Fiona Tuomey, founder of HUGG, with Eve Griffin of NSRF launching Ireland’s first survey into suicide bereavement. Photo: Tomas Tyner/UCC

Bereavement survey launched

Ireland’s first national survey into suicide bereavement was launched this week to coincide with World Mental Health Day.

Researchers at the National Suicide Research Foundation (NSRF) in Cork are inviting anyone impacted by the suicide of someone they know to take part in the study.

The NSRF launched to survey on Tuesday in collaboration with suicide bereavement charity HUGG (Healing Untold Grief Groups).

People impacted by suicide bereavement will be asked to share their experiences, including any services and supports they may have accessed.

The research aims to provide a national profile of the impact of suicide bereavement and the needs of the estimated 60,000 people impacted by suicide every year in Ireland.

The research team is comprised of researchers from the NSRF and School of Public Health, UCC, led by Dr Eve Griffin.

As well as understanding the emotional and physical impact of suicide bereavement, researchers are seeking to identify gaps and barriers to accessing appropriate supports for those affected.

Approximately 500 suicides are recorded in Ireland annually, according to the Central Statistics Office. It is estimated that six family members and up to 135 individuals may be affected by every suicide death.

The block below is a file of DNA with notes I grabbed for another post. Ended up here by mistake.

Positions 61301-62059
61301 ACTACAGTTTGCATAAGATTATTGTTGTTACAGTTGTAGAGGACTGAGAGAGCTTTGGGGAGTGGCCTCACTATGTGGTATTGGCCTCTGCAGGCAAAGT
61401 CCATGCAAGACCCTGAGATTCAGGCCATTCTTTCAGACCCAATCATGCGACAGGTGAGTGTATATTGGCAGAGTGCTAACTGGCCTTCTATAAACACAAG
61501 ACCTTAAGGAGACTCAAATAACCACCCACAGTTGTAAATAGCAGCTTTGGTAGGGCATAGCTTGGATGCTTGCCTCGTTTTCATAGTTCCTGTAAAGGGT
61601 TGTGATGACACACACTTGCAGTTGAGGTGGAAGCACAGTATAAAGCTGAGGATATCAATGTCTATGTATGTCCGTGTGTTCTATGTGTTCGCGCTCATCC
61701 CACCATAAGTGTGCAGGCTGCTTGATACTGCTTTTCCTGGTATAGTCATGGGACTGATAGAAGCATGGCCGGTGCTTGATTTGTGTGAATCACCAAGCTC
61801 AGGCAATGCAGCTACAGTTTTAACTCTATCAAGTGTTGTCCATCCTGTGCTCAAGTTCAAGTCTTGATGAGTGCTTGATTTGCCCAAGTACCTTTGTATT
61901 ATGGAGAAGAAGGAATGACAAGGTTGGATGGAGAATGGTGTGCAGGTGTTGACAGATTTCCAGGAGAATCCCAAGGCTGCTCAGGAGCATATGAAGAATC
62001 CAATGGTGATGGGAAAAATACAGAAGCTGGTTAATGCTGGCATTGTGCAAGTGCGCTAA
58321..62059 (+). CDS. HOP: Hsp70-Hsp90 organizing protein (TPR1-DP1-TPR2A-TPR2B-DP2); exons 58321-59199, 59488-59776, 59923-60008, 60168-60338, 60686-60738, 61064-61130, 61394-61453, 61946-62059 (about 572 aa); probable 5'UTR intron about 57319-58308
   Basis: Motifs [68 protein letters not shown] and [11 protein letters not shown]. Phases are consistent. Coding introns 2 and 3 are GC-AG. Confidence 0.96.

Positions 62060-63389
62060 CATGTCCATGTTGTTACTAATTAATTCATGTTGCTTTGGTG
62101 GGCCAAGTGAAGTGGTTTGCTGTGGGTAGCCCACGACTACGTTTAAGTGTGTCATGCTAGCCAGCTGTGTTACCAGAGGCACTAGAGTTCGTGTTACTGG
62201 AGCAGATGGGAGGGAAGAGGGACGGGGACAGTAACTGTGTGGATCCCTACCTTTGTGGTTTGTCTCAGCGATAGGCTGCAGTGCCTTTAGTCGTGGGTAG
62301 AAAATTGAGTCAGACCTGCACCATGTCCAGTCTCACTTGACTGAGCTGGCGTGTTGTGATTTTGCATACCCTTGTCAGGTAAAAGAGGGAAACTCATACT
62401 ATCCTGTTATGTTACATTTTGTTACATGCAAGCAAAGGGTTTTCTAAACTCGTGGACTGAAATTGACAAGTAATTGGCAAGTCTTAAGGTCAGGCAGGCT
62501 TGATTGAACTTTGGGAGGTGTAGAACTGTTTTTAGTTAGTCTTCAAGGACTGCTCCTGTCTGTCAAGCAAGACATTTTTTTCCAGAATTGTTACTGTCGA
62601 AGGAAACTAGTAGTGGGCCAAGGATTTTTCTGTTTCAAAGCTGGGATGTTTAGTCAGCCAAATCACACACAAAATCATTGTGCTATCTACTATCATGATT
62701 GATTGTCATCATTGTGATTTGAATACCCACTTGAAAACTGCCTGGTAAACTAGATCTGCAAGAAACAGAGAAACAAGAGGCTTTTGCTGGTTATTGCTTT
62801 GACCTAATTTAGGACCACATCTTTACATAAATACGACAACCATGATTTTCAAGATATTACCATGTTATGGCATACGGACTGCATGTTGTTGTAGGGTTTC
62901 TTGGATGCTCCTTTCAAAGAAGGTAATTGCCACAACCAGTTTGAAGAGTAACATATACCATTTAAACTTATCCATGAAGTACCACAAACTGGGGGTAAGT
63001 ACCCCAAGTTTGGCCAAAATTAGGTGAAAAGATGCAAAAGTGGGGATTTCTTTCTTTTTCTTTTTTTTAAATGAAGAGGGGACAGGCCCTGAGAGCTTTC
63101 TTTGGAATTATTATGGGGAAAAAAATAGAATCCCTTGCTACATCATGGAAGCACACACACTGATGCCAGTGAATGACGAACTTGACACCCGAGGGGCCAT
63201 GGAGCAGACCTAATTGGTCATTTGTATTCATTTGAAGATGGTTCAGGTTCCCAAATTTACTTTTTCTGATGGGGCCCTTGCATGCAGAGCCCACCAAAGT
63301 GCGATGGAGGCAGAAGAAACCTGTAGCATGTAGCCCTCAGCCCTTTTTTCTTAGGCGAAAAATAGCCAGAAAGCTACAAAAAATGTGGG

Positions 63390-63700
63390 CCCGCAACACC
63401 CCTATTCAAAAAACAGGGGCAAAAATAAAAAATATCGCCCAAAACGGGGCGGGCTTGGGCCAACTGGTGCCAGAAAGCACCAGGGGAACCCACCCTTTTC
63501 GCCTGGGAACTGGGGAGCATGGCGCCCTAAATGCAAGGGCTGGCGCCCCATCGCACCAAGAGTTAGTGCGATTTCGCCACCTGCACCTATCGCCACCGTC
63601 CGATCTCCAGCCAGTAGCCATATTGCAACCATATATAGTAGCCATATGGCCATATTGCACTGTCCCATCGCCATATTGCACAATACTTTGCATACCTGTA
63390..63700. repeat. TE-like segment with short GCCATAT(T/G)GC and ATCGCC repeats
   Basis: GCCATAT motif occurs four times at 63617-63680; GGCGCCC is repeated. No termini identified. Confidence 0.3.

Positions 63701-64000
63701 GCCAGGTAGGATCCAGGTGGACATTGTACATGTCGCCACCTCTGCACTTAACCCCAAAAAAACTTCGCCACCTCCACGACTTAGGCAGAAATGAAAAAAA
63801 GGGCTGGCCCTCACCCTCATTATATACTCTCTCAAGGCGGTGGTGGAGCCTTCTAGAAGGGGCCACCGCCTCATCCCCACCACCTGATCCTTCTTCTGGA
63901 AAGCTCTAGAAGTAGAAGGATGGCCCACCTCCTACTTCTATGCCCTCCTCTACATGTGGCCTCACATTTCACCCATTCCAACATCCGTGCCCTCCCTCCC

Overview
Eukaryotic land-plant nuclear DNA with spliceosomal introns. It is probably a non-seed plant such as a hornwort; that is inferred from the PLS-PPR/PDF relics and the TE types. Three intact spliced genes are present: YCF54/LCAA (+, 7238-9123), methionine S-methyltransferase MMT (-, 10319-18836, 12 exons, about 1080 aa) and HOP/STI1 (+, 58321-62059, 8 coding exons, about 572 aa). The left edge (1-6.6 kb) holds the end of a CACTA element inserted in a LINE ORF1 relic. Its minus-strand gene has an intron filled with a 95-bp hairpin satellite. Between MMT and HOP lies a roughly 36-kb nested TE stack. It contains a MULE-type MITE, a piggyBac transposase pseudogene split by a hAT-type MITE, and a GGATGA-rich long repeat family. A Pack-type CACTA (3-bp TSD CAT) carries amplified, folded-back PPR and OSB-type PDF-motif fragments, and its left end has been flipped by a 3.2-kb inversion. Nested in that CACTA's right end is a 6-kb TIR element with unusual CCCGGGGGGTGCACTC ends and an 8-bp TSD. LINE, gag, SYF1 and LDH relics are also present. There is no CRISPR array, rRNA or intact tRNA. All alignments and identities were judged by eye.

Dr Griffin said the voices of those with lived experience of suicide bereavement are all too often missing from research.

She added: “Their stories are vital in improving how we understand and respond with appropriate supports and services. The impacts of suicide can be wide reaching, and for this reason, we are inviting anyone who has been affected by suicide to consider taking part,” she said.

The NSRF’s partner for the project, HUGG, was founded by its CEO Fiona Tuomey following the death of her 11 year old daughter Milly by suicide in 2016.

“There are tens of thousands of people in Ireland who have lost a loved one to suicide or been affected by a suicide. It is not easy to talk about but it is by sharing our experiences that real learning and change can happen,” said Ms Tuomey.

The survey is now available on